Flower Power

 In addition to birthstones, months are also designated one or more birth flowers, with each bud personifying distinct traits. Whether or not these flowers truly reflect a birthday boy or girl, composing a unique gift of birth flowers can be a thoughtful gesture. Halle Frey of Flower and Fringe in West Palm Beach put together this joint July/August birth flower bouquet consisting of larkspurs, poppies, and gladioluses. (561-596-4831)

Photo Credit: Ashley Meyer

Birth Flowers at a Glance

Carnation, different meaning depending on color with red representing love, pink meaning affection, white indicating pure love, and yellow signifying rejection. Snowdrop, connotes beauty and hope.

Violet, associated with loyalty. Primrose, often correlated with youth and the inability to live without someone special.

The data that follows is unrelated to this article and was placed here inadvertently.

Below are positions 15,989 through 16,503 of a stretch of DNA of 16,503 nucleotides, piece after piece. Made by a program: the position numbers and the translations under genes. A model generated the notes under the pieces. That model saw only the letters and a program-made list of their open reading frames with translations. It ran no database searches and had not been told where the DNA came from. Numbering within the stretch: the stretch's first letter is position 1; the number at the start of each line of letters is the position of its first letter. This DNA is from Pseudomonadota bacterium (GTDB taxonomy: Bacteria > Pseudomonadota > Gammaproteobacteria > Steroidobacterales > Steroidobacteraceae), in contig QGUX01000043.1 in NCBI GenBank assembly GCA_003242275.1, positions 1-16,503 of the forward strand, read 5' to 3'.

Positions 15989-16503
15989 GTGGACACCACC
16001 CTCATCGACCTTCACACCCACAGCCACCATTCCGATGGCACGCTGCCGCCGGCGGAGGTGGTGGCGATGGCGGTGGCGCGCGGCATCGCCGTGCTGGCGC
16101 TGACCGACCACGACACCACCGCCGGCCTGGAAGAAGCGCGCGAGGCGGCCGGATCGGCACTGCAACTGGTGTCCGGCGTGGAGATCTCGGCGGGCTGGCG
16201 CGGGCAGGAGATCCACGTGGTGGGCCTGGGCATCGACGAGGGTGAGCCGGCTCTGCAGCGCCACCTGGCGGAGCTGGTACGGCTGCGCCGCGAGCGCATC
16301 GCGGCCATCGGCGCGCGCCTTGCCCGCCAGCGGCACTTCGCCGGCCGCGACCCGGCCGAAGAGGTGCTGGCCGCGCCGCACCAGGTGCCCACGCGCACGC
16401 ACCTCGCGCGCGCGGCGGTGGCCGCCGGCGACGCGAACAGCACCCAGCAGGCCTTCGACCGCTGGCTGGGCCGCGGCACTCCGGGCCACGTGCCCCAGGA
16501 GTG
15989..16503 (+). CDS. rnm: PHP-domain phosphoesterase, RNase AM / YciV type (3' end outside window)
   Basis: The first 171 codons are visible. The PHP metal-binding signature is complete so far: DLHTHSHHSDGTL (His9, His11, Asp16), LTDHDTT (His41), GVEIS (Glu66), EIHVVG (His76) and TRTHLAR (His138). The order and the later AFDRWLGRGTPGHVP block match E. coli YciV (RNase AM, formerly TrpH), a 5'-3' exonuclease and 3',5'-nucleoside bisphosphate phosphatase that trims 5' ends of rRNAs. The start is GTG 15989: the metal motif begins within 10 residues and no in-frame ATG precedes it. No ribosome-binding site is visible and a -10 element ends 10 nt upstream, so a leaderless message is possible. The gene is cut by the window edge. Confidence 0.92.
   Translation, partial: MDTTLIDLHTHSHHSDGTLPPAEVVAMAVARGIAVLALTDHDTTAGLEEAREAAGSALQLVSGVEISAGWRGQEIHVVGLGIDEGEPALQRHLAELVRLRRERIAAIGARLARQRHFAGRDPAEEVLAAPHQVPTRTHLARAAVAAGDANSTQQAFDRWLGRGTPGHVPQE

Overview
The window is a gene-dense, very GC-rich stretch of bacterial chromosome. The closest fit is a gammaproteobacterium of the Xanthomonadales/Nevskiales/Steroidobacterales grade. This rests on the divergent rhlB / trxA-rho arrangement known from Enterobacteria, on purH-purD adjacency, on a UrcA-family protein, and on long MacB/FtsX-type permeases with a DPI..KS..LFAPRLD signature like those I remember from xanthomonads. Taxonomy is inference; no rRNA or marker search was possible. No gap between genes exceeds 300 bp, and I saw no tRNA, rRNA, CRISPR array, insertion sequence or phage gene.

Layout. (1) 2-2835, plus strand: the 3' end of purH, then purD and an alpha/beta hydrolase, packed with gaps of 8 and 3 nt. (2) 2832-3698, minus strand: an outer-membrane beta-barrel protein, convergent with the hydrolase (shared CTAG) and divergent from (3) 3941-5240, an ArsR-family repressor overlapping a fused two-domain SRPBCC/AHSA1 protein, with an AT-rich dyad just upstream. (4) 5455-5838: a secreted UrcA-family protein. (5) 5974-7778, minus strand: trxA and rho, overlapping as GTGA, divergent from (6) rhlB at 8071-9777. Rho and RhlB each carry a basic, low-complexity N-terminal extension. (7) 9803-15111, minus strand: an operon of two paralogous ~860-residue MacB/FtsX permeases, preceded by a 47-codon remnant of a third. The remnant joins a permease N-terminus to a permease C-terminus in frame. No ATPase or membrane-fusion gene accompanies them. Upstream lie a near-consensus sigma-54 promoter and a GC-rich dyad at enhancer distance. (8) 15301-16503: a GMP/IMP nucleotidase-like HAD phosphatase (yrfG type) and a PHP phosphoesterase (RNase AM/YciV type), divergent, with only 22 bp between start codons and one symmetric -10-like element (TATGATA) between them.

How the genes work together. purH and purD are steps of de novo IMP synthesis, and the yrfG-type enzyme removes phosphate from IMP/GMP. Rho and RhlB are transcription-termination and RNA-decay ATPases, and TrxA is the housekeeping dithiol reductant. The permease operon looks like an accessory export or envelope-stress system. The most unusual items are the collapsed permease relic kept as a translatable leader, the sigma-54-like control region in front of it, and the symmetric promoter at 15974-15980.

Daffodil, represents deep, unequaled love. Jonquil, a type of daffodil used to indicate friendship.

Daisy, associated with innocence and purity. Sweet pea, frequently employed to say goodbye but also represents blissful pleasure.

Lily of the valley, means humility and sweetness. Hawthorn, signifies hope and the utmost happiness.

Rose, numerous meanings depending on color, including love (red), innocence (white), and even jealousy (yellow). Honeysuckle, is also representative of the bonds of love.

Water lily, conveys purity. Larkspur, meaning varies depending on color but can represent fickleness (pink), joyfulness (white), and a first love (purple).

Gladiolus, signifies integrity. Poppy, takes on different connotations based on its hue, with red equaling pleasure and yellow translating to success.

Aster, representative of powerful love. Morning glory, totems of affection.

Marigold, associated with the fiercest of loves. Cosmos, correlates to peace and serenity.

Chrysanthemum, another one with multihued meanings, with red being love, white being purity, and yellow being a slighted love.

Narcissus, symbolizes egoism and confidence. Holly, conveys domestic happiness.

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